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All The Single Ladies:
In Baghdad, Newly Divorced Women Celebrate Split Their Way

Rami al-Salhi
Divorce is a touchy subject in Iraqi society with divorcées seen as sad spinsters. But in Baghdad at least, that is changing, with some women throwing parties to celebrate newfound freedom from abusive marriages.
3.08.2017  |  Baghdad
A bride alone: It is still hard for single women in Iraq. Husbands still have a lot of power over their wives. (photo: احمد الربيعي : جيتي)
A bride alone: It is still hard for single women in Iraq. Husbands still have a lot of power over their wives. (photo: احمد الربيعي : جيتي)

It was a festive scene and casual onlookers might have thought it was a wedding, the way that the women were carrying on, dressed in celebratory clothing and distributing candies to the guests. The party’s host, Dalia, a 39-year-old Baghdad woman, was wearing a brightly coloured evening dress and gold necklaces and she had had her makeup and hair done especially for the occasion.

But in fact, the party was not to celebrate a wedding or an engagement: Dalia was celebrating her divorce. Despite the fact that he had been violent towards her, she had not been able to divorce her husband as she had wanted to raise her children in a home with both a mother and father. But now that her children were older she had decided she would no longer compromise, Dalia said.

After just a few months of our marriage, things started going wrong. I asked him for a divorce but he would never agree.

“I did everything I could to make my marriage a success but it was not,” Dalia, who preferred not give her full name as divorce is still considered unusual in Iraq, told NIQASH. “This day is the best in my life.”

And Dalia is not the only one. As the rates of divorce increase, so do the number of divorce parties. Divorce lawsuits are now the most common kind of legal case in the country and according to official statistics from the Iraqi courts, almost 20 percent of marriages concluded over the past decade have ended in divorce.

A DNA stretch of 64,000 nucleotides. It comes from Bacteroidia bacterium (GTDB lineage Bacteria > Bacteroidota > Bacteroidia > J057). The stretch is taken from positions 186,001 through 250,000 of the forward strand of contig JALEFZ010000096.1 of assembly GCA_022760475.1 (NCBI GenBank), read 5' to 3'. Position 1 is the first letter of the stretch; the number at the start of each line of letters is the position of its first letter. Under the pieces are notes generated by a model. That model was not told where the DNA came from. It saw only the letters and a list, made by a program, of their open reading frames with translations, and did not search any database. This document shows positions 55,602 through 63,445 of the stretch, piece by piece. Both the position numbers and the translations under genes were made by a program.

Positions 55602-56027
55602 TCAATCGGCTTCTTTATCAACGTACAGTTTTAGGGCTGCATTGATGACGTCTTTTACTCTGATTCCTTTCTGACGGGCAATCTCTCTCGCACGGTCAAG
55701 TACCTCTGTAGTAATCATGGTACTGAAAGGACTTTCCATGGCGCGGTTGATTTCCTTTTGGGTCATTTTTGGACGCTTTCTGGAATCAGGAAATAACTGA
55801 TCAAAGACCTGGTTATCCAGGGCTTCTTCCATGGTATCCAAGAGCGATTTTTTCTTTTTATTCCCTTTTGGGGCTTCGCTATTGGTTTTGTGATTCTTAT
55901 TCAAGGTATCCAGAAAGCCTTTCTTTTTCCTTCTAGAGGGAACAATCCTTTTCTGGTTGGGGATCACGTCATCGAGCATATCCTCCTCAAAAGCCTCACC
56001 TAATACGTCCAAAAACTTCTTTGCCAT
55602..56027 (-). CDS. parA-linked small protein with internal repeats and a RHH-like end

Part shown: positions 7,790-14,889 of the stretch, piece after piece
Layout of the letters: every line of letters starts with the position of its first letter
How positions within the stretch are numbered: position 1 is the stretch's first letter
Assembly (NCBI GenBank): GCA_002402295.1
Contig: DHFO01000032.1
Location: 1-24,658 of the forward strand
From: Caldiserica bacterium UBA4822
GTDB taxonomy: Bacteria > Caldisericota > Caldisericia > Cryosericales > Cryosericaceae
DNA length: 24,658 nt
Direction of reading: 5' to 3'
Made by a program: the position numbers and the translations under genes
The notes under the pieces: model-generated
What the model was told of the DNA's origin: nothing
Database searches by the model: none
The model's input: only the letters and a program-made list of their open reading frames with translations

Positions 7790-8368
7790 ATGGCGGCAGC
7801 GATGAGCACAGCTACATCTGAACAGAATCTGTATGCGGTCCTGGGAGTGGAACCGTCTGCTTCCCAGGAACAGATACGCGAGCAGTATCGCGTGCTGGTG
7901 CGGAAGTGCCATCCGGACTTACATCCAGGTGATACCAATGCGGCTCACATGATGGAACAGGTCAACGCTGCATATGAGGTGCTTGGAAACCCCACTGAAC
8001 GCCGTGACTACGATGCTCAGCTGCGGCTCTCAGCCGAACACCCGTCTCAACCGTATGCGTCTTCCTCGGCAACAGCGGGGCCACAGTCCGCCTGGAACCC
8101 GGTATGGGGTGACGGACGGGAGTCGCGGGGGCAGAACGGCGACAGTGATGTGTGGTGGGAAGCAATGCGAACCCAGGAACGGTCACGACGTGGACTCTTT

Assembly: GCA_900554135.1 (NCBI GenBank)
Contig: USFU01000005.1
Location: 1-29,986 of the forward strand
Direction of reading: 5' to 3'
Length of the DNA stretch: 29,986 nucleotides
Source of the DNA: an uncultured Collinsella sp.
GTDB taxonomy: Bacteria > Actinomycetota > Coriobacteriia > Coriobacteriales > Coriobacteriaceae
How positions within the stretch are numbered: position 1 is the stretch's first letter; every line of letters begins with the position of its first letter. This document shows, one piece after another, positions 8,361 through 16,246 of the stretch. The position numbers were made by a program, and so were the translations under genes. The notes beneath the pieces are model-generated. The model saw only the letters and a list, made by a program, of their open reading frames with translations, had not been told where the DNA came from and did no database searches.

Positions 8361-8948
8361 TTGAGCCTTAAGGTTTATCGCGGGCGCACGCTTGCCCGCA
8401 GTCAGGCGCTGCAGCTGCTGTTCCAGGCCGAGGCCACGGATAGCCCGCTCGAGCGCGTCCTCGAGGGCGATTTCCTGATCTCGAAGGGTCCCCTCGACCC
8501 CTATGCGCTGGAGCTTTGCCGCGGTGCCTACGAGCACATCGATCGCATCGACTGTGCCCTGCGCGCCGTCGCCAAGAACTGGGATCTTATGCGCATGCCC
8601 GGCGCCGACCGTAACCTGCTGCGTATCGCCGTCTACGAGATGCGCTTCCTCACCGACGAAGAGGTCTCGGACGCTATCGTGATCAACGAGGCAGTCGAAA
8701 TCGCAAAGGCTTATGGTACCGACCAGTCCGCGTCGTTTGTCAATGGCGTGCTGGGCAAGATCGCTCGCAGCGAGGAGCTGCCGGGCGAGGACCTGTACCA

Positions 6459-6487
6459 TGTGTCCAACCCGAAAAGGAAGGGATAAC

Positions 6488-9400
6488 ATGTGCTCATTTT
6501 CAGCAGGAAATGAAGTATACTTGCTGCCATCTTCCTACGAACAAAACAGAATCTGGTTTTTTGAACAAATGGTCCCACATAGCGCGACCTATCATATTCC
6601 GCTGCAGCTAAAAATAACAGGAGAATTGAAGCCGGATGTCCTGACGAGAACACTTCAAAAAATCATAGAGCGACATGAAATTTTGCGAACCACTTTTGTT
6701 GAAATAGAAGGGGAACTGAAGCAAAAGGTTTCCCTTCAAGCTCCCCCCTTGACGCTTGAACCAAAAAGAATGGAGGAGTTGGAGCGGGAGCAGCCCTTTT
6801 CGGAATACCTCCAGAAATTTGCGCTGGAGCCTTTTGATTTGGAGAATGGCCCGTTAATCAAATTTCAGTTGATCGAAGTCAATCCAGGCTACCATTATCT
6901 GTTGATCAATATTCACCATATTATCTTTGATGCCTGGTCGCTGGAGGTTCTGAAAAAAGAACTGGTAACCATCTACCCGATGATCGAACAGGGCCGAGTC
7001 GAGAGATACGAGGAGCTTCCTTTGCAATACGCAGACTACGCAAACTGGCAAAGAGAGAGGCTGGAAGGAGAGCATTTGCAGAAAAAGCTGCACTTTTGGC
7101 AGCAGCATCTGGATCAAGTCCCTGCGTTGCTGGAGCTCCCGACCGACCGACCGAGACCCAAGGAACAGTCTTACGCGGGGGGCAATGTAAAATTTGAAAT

“Divorce has become a much more common practice,” confirms Niran Yousef, a Baghdad-based sociologist. “It is no longer considered taboo or a violation of traditions. The rate of divorce has risen dramatically in the past few years.”

Still it is often quite hard for females to get a divorce. Their husband may not agree, which is why the achievement is one to celebrate, Yousef says. And it still often takes quite a lot to drive an Iraqi woman to seek a divorce – it’s far from the Western experience. In conservative circles in Iraq, women still need to be accompanied by men during their daily lives or risk being disrespected; husbands often make many decisions for their wives.  

“But the way society has opened up after 2003 is part of the reason that we can now have divorce parties,” Yousef explains. “They are seen as a ceremony for women who have escaped difficult married lives.”

“After just a few months of our marriage, things started going wrong and then got worse and worse,” Arij Salman tells of her experience. “I asked him for a divorce but he would never agree. Finally I just packed up and went back to live at my parents’ house. I was there for months until he finally agreed to a divorce.”

In Iraqi society, it is rare that a woman’s request to divorce is granted, even if the husband is psychologically ill or violent or addicted, Salman explains. “I only got my divorce because I waived my rights to the mahr [an amount in an Islamic marriage paid by the husband to the wife before the marriage] and the nafaqa [an obligation of material support for the wife and children in an Islamic marriage]. After that I decided to hold a party and invite my female relatives and friends. It was an important turning point for me,” says Salman, who is still in her 20s and who was married for three years.

She did not have a cake at her party but she did get her hair and makeup done. At the party, an Iraqi song which is often played at weddings, was on high rotate.



“When I divorced, it was my friends that actually suggested I hold a party,” says Sara Haider, 31, whose husband used to abuse her. “I always wanted to leave him because I knew I would have more freedom, even if I was on my own. I really liked the idea so I bought a dress as colourful as the life I hope to live,” she says poetically. “And at the party we all danced to a song where the singer advises singles not to marry!”



As a newly liberated woman, Haider really likes the idea that more divorcees are holding parties. “It challenges the idea in Arab society that divorced women are rejects,” she explains. “It is a sign that we can challenge our husbands, and that we can live without men.”

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